Kirtland's shorttailed shrew (Blarina brevicauda
Note: There is no current picture of this subspecies of Blarina
CONFIRMATION STATUS: Not confirmed.
CHARACTERISTICS: The total length of this shrew is 95-134 mm,
with a weight from 11-22 grams. The external ear is not apparent, and
the eyes are minute. The tail is always less than half the length of the
head and body. The color is grayish-black, sometimes with a silvery or
brownish cast. They are active day and night and throughout the year.
The home range is from 0.5-1.0 acre. Populations can be as high as 25
acre, usually fewer. This species builds its own tunnels in the ground or
snow, but it also uses those of other animals. The nest is built of dry
leaves, grass and hair with a diameter from 6-8 inches. The nests are be-
neath logs, stumps, rocks, or debris. The reproductive season is from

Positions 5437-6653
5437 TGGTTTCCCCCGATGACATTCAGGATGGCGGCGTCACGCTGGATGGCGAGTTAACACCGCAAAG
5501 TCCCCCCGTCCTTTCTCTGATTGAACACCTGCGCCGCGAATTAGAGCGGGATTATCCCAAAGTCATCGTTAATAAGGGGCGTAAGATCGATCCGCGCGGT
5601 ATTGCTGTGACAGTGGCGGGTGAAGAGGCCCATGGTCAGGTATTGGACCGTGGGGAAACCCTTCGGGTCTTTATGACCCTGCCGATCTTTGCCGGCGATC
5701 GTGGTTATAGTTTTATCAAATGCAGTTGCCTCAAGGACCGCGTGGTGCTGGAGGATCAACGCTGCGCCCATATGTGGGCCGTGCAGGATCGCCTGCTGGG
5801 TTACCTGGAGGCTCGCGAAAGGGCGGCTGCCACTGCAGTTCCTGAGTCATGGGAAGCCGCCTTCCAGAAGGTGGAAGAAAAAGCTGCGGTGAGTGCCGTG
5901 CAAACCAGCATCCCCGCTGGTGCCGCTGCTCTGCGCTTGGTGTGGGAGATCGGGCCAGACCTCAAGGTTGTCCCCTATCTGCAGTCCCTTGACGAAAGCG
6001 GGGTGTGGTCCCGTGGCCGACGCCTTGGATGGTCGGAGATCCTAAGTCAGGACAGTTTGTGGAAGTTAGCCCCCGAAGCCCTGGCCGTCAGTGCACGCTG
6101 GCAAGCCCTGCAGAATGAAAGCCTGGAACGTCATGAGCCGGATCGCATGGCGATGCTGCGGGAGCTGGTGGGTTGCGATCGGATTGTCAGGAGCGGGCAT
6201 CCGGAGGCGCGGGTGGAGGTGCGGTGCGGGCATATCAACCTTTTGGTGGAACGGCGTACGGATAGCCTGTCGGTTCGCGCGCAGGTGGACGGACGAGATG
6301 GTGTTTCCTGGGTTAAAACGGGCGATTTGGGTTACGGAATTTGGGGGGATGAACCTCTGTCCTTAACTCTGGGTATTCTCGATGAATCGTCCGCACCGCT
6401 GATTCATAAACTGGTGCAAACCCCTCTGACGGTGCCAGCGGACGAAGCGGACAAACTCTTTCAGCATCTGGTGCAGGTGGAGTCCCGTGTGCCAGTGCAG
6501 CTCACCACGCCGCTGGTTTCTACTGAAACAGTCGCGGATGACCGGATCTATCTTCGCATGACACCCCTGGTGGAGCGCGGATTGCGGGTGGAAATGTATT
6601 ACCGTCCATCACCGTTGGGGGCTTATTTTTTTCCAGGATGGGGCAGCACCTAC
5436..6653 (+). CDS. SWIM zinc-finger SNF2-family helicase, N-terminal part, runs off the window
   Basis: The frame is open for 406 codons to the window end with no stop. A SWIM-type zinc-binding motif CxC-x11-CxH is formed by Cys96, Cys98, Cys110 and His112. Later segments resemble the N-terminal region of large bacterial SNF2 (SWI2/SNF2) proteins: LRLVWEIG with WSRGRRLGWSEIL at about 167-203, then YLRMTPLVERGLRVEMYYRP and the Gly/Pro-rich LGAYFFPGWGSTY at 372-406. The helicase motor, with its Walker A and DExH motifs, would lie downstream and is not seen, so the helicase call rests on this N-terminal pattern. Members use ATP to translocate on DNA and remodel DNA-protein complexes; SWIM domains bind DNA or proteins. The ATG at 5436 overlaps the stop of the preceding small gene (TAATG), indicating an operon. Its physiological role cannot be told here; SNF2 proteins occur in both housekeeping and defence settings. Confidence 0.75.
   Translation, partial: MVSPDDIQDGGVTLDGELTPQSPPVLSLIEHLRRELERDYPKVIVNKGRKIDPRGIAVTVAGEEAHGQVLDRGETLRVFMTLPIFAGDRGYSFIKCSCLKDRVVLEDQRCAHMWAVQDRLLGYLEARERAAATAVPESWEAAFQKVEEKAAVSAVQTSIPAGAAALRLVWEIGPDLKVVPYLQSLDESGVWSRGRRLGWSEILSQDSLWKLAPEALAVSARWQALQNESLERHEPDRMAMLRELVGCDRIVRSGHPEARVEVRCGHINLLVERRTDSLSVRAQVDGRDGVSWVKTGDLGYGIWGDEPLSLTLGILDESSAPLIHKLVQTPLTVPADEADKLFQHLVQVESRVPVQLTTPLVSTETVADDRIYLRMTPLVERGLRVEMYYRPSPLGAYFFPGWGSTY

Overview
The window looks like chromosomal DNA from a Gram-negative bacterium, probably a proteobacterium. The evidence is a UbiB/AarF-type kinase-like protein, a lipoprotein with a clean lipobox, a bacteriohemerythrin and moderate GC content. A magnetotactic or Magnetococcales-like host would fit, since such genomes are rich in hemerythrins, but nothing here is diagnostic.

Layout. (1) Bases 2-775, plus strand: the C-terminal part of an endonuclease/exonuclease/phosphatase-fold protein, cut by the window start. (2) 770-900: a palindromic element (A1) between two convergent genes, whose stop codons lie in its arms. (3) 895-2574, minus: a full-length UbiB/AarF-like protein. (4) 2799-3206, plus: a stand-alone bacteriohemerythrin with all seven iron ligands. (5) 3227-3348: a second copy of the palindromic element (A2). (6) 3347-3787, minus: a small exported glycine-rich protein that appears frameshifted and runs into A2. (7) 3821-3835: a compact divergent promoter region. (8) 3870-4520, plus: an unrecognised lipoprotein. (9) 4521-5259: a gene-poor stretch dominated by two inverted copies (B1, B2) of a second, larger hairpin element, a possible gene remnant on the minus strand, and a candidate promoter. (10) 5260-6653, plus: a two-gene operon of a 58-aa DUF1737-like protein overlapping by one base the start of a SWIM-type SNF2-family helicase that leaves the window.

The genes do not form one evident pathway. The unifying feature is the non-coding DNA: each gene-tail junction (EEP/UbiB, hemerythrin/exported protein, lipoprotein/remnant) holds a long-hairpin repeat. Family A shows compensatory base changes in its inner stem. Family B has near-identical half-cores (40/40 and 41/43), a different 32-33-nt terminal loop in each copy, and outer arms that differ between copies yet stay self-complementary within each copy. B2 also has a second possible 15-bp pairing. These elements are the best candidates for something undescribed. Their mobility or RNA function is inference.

March to November with 3-4 litters of 6-7 young born per year. These
animals always seem nervous, hyperactive and aggressive. A strong
secretion from a gland in the abdomen is used to mark their territory and
for sex recognition. This species feeds on insects, worms, snails, other
invertebrates, and possibly even young mice. The saliva is toxic to prey.
The longevity of this species is from 1-2 years. This species is prey for
many snakes, birds and carnivorous mammals.
DISTRIBUTION: This species is found in a wider range of habitats than
any other small mammal, and is usually the most abundant. Damp mature
deciduous-coniferous woods consistently supported the highest numbers.
They also inhabited fields of sedges and tall grasses. Only dry fields and
woods and talus slopes are avoided.
FOODS: This species feeds on insects, worms, snails, other invertebrates,
and possibly young mice.
Crooked Run Valley